The United Nations Office for the Coordination of Humanitarian Affairs (OCHA) reports that water scarcity, a visible effect of climate change in Afghanistan, is impacting sanitation and rain-fed agriculture. Currently, 21 million people across the country require access to clean water, with 30 of the 34 provinces experiencing extremely poor water quality.
“Twenty-one million people in Afghanistan need clean water and sanitation, significantly up from 2.4 million a decade ago. The country, facing increasing natural disasters, ranks as the fourth most at-risk and the eighth most vulnerable to climate change,” OCHA stated.
The agency highlighted that desertification affects over 75% of the land in northern, western, and southern regions. “Rain-fed agriculture, critical for 60% of the population, is under threat due to changing precipitation patterns,” OCHA added.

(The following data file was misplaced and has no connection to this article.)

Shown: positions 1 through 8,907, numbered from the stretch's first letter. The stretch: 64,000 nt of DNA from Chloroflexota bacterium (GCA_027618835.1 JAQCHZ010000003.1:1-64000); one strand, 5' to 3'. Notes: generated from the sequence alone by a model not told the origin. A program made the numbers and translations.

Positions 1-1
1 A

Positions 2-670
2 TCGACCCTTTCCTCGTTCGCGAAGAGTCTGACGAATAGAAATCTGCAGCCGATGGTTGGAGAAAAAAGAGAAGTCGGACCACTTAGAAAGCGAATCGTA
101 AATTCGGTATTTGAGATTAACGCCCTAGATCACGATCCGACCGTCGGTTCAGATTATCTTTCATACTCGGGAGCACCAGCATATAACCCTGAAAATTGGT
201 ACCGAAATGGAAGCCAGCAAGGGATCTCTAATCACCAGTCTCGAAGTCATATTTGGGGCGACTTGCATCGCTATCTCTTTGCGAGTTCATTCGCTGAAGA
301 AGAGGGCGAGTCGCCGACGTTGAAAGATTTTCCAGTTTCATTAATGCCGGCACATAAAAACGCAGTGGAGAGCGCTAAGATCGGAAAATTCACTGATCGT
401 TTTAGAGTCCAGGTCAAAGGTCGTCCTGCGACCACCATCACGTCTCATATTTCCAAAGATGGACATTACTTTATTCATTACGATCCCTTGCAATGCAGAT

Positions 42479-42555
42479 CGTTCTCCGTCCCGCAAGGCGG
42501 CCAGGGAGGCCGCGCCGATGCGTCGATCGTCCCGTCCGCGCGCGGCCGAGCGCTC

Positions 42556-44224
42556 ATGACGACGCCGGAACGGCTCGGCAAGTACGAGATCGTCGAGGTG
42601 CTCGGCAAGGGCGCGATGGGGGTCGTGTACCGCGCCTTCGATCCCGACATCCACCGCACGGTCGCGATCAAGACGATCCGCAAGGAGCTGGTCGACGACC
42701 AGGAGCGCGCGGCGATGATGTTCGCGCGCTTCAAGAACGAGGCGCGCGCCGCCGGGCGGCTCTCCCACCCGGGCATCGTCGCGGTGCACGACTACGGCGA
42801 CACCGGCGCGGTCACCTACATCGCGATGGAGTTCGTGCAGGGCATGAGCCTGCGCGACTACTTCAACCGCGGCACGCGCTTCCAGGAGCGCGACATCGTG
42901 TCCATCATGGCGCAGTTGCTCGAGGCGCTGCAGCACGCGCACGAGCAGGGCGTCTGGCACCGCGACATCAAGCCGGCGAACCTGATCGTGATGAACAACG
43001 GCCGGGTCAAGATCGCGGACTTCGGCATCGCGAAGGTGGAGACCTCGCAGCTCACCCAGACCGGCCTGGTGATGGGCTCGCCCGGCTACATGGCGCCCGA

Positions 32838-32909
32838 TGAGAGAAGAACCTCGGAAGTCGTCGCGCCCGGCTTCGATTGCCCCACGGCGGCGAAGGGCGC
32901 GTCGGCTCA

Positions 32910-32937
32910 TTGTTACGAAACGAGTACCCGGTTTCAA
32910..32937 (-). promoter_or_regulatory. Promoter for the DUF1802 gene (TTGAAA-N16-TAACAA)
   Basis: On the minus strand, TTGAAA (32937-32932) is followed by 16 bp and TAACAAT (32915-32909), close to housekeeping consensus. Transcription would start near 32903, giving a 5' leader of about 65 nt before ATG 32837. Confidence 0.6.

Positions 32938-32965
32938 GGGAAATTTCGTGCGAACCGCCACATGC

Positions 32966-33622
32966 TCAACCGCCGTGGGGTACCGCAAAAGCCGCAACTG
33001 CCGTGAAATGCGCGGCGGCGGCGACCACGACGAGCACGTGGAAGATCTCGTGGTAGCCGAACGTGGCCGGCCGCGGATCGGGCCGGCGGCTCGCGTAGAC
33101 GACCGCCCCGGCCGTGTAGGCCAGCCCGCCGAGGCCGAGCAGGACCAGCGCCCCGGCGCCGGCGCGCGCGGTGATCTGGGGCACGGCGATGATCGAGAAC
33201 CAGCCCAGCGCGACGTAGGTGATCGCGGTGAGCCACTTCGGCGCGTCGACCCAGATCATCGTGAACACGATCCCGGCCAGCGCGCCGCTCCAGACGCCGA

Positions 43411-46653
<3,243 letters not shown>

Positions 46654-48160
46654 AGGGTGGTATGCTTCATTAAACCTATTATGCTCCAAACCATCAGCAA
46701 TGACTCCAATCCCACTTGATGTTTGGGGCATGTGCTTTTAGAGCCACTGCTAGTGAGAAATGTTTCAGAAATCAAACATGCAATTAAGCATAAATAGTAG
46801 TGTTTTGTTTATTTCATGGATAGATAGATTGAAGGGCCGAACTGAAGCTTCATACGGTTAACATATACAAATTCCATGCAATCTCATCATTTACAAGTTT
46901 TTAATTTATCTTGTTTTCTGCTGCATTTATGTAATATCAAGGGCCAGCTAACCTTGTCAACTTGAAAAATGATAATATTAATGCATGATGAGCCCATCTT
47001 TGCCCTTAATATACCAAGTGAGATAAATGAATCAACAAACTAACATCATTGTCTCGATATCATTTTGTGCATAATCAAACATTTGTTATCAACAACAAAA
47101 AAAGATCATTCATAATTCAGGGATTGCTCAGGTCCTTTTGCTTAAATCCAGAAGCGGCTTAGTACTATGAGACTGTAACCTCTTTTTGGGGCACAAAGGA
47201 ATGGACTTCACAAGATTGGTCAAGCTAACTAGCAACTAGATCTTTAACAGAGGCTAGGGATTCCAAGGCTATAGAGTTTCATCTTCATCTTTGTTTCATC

While humanitarian aid is vital, it falls short of addressing the root causes of climate change, leaving Afghanistan prone to further climate-related shocks. “The resilient Afghan population urgently needs support to cope with diminishing productive capacity and to enhance adaptive and livelihood capabilities,” the organization emphasized.
OCHA called for the international community to acknowledge the disproportionate impact of climate change on countries like Afghanistan. “Swift and meaningful action is essential. Failure to respond urgently puts the most vulnerable at increased risk, continuing a cycle of suffering. COP 28 presents a chance for global solidarity with Afghanistan and to work towards a sustainable, equitable future,” the agency concluded.